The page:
The star-studded staffs of the Giants and the Phillies have been largely dominant in the series so far, despite Roy Halladay’s ho-hum performance in Game 1; but Game 3 has the potential to become an offensive shootout even though a pair of elite pitchers are involved. 

Matt Cain (13-11, 3.14 ERA in the regular season) has to face a veteran Philadelphia lineup that is looking to reverse a growing trend of stranding runners on base. The Phillies can find solace in the fact that opposing hitters are batting, an unusually high, .267 with RISP and two outs against Cain (compared with fellow teammate Tim Lincecum’s .228 in similar situations) and that he has the propensity to give up home runs, a specialty of the power-laden Phillies lineup.

In his only start against Philadelphia this year, the Giants right-hander gave up a three-run homer to Jimmy Rollins that was set up by a Mike Fontenot error three plays prior. Cain would give up five runs (two earned) on the day en route to an 8-2 Phillies’ drubbing at Citizens Bank Park August 18th. 

Though the circumstances may be a bit different this time around for Cain, the Phillies offense has too much firepower to stay quiet for another game. The Giants’ right-hander is prone to the occasional pounding (he gave up six or more runs three times this season) and the middle infielders of the Phillies seem to have his number.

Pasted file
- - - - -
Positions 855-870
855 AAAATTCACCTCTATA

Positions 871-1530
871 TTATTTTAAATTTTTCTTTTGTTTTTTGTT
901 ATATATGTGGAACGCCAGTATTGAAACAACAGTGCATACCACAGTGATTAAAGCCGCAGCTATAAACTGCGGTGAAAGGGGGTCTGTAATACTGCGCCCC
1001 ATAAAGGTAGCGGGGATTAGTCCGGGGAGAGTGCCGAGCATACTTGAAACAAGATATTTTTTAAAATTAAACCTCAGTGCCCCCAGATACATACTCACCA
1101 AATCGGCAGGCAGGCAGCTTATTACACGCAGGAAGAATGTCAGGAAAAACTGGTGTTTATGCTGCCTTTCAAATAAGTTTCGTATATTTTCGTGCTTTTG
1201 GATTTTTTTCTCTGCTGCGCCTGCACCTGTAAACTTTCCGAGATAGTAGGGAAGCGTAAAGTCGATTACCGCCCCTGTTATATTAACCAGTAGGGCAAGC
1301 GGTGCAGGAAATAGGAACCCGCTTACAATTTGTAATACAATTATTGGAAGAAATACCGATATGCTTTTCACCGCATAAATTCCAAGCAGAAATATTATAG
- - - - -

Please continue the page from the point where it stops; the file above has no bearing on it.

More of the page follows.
Rollins and Chase Utley have hit .600 and .467, respectively, over their careers against Cain, and the Phillies’ shortstop has had five of his six hits go for extra bases, including the aforementioned blast from earlier this year. 

On the flip side, Cole Hamels has been lights-out this postseason, as he looks to return to form since a rough performance last October

Hamels, though, has been historically sub-par against the Giants, especially at AT&T Park where he sports a 6.12 career ERA.

This year, the former World Series MVP, has been roughed up both times he has faced San Francisco, squeaking out a no-decision in their first meeting (he went 6 IP, 4 ER, but SF went 5 for 21 with RISP) and losing in their most recent matchup after giving up five runs in five innings pitched.

The scorching-hot Cody Ross murders Hamels with four home runs in his 30 at-bats against the lefty, and Buster Posey hit him hard in their first meeting with two doubles and two RBIs in the Giants’ 5-2 win.

Hamels’ penchant for giving up the long ball bodes well for a Giants’ offense that hit the sixth-most home runs in the National League and with 26 homers allowed on the season, the Phillies’ left-hander was tied for seventh in the NL, just in front of the WPIB (Worst Pitcher In Baseball) Zach Dukes. 

Game 3 will no doubt be a must-watch affair, whether the offensive fireworks are set off in this NLDS mathcup looks to fall on the shoulders of the game’s starting pitchers.  

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